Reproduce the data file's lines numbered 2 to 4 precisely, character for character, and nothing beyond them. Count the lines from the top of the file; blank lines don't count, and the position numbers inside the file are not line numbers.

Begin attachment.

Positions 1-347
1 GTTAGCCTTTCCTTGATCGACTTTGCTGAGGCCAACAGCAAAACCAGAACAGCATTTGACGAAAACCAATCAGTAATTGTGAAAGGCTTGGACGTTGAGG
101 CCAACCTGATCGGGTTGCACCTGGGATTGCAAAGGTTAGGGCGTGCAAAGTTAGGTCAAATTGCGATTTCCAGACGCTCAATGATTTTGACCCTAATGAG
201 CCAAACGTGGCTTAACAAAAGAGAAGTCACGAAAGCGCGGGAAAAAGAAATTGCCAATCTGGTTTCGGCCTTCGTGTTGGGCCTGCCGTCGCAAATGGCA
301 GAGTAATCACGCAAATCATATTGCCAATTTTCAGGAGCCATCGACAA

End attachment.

1 GTTAGCCTTTCCTTGATCGACTTTGCTGAGGCCAACAGCAAAACCAGAACAGCATTTGACGAAAACCAATCAGTAATTGTGAAAGGCTTGGACGTTGAGG
101 CCAACCTGATCGGGTTGCACCTGGGATTGCAAAGGTTAGGGCGTGCAAAGTTAGGTCAAATTGCGATTTCCAGACGCTCAATGATTTTGACCCTAATGAG
201 CCAAACGTGGCTTAACAAAAGAGAAGTCACGAAAGCGCGGGAAAAAGAAATTGCCAATCTGGTTTCGGCCTTCGTGTTGGGCCTGCCGTCGCAAATGGCA